Over the last few weeks, I’ve been writing about my disillusionment with the mainstream media, who I believe have jumped the shark. The further we get into Gillard’s tenure as Prime Minister, the more, it seems, mainstream journalists ramp up their efforts to undermine her and dupe the public into thinking she is an ‘unsuccessful’ leader. This is just not so, and left-leaning Australians are sick of this inaccurate portrayal.
To add to this frustration, it would appear that Labor and the Greens are now angry with each other, because of the difference in our propensity to compromise when it comes to carrying out progressive policies. First it was Rudd’s failed attempt to pass ETS legislation, because the purity of the Green’s platform didn’t allow for compromise. Now we have the Greens vetoing changes to asylum seeker policy, because they won’t budge from their pure policy of onshore processing. I wrote last week about the art of compromise. But life has a way of making people question their beliefs. While I was engaged in Twitter wars encouraging Greens voters to learn how to be pragmatic, rather than blindly adhering to a policy while rejecting incremental improvement, I was given a dose of my own medicine by the arrival of a new campaign to unseat Abbott in Warringah – @AnyoneButAbbott.
At first I happily followed this new Twitter account and welcomed them, offering to help in anyway I could. Of course an ‘Anyone But Abbott’ campaign looked promising – it might even be a way for the Greens and Labor supporters to remind ourselves that we need to come together to defuse the threat of Abbott as Prime Minister. During the week, Tim Dunlop had provided his own angry post on this topic, which started with the line: “Who the fuck am I meant to vote for at the next Federal election?” I thought the answer could be ‘Anyone but Abbott’. But alas, I had spoken too soon. As soon as I visited the Anyone but Abbott Facebook page, I smelt a rat. How was it possible that this campaign was being launched on a platform describing Gillard as a terrible Prime Minister? A short Twitter war later, it became clear that the ‘Anyone But Abbott’ campaign is an angry group of moderate Liberals, looking to replace the right wing extremist Abbott with a Turnbull-ite. As a result of the amiable Twitter war, where I explained why I encouraged their campaign, but couldn’t support it, @AnyoneButAbbott claimed this about their campaign:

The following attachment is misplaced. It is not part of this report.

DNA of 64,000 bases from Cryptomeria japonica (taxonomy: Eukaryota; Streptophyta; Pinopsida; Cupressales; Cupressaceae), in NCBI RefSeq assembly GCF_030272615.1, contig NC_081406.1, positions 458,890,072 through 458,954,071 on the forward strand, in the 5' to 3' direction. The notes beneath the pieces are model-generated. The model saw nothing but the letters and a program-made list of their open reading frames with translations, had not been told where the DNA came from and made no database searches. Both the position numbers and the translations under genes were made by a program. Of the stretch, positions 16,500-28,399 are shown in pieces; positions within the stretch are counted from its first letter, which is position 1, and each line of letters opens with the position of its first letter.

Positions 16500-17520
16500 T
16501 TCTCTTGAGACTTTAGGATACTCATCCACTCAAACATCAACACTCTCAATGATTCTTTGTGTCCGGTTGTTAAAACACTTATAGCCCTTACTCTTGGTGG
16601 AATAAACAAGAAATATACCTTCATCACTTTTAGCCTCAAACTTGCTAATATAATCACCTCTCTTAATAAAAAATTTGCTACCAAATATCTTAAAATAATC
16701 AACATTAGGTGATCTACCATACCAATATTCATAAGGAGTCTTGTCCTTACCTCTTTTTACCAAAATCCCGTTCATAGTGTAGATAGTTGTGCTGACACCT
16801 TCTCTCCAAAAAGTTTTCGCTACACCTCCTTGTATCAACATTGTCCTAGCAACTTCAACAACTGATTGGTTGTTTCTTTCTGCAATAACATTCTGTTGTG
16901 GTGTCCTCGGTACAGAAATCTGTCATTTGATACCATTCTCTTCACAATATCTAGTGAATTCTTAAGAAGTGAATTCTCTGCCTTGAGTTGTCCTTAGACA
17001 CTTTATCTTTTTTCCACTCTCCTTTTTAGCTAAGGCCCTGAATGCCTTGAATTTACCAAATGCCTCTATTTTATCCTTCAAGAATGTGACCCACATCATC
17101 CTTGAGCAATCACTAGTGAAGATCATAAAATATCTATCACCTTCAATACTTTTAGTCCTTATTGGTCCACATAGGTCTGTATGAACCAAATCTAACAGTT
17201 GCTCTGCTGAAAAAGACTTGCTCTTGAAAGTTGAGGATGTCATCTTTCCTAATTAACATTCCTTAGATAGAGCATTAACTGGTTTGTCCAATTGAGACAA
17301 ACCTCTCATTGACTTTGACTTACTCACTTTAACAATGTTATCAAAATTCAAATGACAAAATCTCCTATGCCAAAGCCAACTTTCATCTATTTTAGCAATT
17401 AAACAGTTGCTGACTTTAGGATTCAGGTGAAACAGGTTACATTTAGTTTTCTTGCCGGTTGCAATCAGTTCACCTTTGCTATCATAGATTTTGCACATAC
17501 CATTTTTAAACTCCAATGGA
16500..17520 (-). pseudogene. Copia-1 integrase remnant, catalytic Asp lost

Liberal supporters who seem to be outraged by Abbott think that Turnbull is a good solution to their ‘Anyone But Abbott’ campaign. But people like me, who are rusted onto their left wing beliefs, could never vote for Turnbull, even if it was the only way to rid ourselves of Abbott. Turnbull might not be as extreme as Abbott, but he’s still a free market warrior, he’d happily reintroduce Work Choices and he’s therefore not a compromise I’m willing to make. It was this moment when I understood the Greens a little better with their refusal to compromise on asylum seeker policy. I finally understood the anger that we’re all feeling. Compromise is a noble art, but a line must be drawn somewhere. My line in the ‘Anything but Abbott’ debate was drawn with the sad realisation in an earlier Tweet that:
The problem is not just Abbott. It’s his fellow right wing ideologues that put him in power in the first place.
Sure, Hockey isn’t quite as bad, but that doesn’t mean I could ever help Hockey unseat Abbott either! If the moderates are relying on the help of Labor supporters to get rid of Abbott, their campaign is doomed.
The Twitter war ended like this:
I have criticised the Greens in their stubborn adherence to policy that lives in a perfect world, a world so perfect that it doesn’t exist. But maybe I understand this stubbornness a little bit more now, even if I don’t respect it. Maybe I’m angry because I’m exactly the same. I have a line that can’t be crossed, and @AnyoneButAbbott found it.